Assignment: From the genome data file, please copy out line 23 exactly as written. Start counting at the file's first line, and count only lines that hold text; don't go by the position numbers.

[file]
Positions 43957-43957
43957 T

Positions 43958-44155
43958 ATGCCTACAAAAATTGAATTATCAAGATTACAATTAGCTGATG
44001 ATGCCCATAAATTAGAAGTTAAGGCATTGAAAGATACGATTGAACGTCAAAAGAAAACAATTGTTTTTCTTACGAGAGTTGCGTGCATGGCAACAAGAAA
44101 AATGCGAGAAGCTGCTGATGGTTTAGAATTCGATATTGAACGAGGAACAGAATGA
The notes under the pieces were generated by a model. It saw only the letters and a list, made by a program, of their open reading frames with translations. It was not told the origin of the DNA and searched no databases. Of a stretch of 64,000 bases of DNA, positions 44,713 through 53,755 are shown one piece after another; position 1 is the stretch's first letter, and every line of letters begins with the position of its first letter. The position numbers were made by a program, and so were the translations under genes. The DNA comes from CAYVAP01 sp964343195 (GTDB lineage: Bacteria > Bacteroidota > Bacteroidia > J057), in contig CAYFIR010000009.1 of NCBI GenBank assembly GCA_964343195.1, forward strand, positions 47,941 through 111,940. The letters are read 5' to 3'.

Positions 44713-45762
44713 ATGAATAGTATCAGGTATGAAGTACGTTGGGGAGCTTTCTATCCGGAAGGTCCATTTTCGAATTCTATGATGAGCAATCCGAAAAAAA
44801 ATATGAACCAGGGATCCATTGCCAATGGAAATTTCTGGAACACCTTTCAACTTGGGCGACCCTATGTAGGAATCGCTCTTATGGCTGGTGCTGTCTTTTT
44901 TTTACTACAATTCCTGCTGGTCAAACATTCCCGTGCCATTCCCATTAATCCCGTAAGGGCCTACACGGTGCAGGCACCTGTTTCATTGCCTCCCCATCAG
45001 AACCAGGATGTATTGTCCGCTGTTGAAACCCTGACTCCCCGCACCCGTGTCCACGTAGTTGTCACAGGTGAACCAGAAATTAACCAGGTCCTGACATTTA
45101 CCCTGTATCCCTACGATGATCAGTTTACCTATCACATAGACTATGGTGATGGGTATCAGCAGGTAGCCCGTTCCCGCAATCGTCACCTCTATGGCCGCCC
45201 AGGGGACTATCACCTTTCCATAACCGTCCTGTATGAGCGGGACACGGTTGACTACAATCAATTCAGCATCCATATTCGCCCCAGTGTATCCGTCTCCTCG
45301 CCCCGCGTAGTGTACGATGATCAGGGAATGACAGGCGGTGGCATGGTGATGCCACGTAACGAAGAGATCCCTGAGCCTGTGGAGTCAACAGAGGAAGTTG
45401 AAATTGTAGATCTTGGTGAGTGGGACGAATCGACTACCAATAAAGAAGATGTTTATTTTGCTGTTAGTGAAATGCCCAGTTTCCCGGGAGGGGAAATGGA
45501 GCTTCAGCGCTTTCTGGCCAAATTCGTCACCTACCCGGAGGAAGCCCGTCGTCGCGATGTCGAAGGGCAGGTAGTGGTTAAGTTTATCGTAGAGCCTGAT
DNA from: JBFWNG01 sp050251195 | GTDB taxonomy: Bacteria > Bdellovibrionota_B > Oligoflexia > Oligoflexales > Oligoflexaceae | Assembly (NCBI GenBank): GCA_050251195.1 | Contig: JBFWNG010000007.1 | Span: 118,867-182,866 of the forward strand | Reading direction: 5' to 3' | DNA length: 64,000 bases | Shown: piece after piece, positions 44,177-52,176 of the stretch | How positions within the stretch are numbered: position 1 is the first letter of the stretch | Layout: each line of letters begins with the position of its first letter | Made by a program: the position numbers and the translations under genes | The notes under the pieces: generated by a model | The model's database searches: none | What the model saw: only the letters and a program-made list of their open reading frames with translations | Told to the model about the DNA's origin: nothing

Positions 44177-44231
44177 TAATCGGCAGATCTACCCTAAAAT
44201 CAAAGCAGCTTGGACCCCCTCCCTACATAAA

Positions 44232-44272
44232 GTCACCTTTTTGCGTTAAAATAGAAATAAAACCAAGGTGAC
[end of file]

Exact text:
44232 GTCACCTTTTTGCGTTAAAATAGAAATAAAACCAAGGTGAC